Perhaps no one more deserves the title of "Father of American Public School Education" than Horace Mann. This list contains many of his contributions to education and events in his life.
1. Early Youth - Horace Mann was born in Franklin, Massachusetts on May 4, 1796. His youth was lived in poverty and hardship on the family farm. His schooling was limited to about three months of instruction during each year. However, he mastered the tenets of the orthodox Calvinist faith by the age of ten. He rejected this faith when he was twenty-three years old in favor of Unitarianism. His remarks to the graduating class at Antioch College a few weeks before his death, "Be ashamed to die before you have won some battle for humanity," reflects his Unitarian convictions. These beliefs, accepting the possibility of improvement of the human race, played no small role in Mann's efforts to establish free, public, non-sectarian education for every man and woman.
2. Brown University - After receiving some private tutoring, Mann qualified for the sophomore class at Brown. When he graduated, he studied law and was admitted to the Bar in 1823.
3. Politician - Between 1827 and 1848, Horace Mann had a brilliant career, first as a State Representative and then as a Senator in the Massachusetts Legislature. He was active in establishing a state mental hospital in Worcester, Massachusetts.
4. Secretary of the Massachusetts State Board of Education - In 1837 Horace Mann accepted the position of First Secretary of the State Board of Education in Massachusetts. His humanitarian impulses led him to abandon a highly promising career in politics in favor of education. He took office at a time when glaring weaknesses existed in public education in Massachusetts. Mann achieved the following in his twelve years as First Secretary:
a. Campaigned for Education. Realizing the need for public support and public awareness of the educational problems of poor teaching, substandard materials, inferior school committees and pupil absences, Mann campaigned throughout the state. This campaign was eminently successful. The schools were improved everywhere in the state.
b. Established Schools for Teacher Training. The first Normal School for Teachers was established in Lexington, Massachusetts in 1839 through the efforts of Mann.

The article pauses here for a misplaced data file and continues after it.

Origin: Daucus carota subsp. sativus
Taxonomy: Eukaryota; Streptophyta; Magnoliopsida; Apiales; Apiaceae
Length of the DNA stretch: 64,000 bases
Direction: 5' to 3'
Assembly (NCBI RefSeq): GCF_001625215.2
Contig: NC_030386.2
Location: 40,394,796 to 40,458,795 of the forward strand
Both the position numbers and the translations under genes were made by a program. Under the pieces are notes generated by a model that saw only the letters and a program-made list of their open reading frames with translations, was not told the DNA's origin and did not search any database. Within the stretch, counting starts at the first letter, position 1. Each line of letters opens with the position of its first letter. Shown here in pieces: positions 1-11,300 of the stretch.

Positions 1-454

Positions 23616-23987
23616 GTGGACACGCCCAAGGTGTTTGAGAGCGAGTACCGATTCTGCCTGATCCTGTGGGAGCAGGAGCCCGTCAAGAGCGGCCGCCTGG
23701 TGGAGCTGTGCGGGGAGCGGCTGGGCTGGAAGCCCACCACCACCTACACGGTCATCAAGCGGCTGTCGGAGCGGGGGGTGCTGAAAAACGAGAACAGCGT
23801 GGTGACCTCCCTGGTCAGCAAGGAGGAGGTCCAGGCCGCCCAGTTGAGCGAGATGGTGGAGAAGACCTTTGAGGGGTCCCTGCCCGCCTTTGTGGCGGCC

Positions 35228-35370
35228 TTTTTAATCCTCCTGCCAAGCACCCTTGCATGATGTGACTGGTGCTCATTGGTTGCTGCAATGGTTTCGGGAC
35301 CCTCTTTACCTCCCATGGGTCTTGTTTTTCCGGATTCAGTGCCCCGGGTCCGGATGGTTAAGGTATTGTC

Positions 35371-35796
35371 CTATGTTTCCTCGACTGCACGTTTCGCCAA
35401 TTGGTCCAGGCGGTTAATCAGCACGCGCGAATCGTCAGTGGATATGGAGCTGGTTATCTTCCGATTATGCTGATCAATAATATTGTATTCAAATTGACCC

c. Established School District Libraries. Horace Mann improved education by advocating successfully the establishment of free libraries.
d. Won Financial Backing for Public Education. Mann knew the importance of money in making educational progress. Through his efforts, the wages of teachers were more than doubled, supervision of teaching improved with compensated school committees, fifty new secondary schools were built, state aid to education doubled, and textbooks and educational equipment improved.
e. Extended His Influence Beyond Massachusetts. Horace Mann edited the "Common School Journal" and wrote twelve annual reports which became famous. Some important annual reports were:
• Fifth Annual Report (1841): Mann argued successfully that economic wealth would increase through an educated public. It was therefore in the self-interest of business to pay the taxation for public education.
• Seventh Annual Report (1843): Horace Mann inspected and appraised favorably the Prussian school system. This report led to widespread improvement of education through the educational theories of Pestalozzi, Herbart, and eventually Froebel.
• Tenth Annual Report (1846): Mann asserted that education was a natural right for every child. It is a necessary responsibility of the state to insure that education was provided for every child. This report led to the adoption of the first state law requiring compulsory attendance in school in 1852.
• Twelfth Annual Report (1848): He presented a rationale for the support of public education through taxation. Society improves as a result of an educated public. He argued for non-sectarian schools so the taxpayer would not be in the position of supporting any established religion with which he might disagree in conscience.
5. Last Years. Horace Mann resigned in 1848 to take a seat vacated in the United State Congress. In 1853 he assumed the Presidency of Antioch College in Yellow Springs, Ohio. He became president to implement his educational ideas in higher education. This college was co-educational and non-sectarian. The labor of raising funds for Antioch College weakened his health. He died on August 2, 1859 at the age of 63.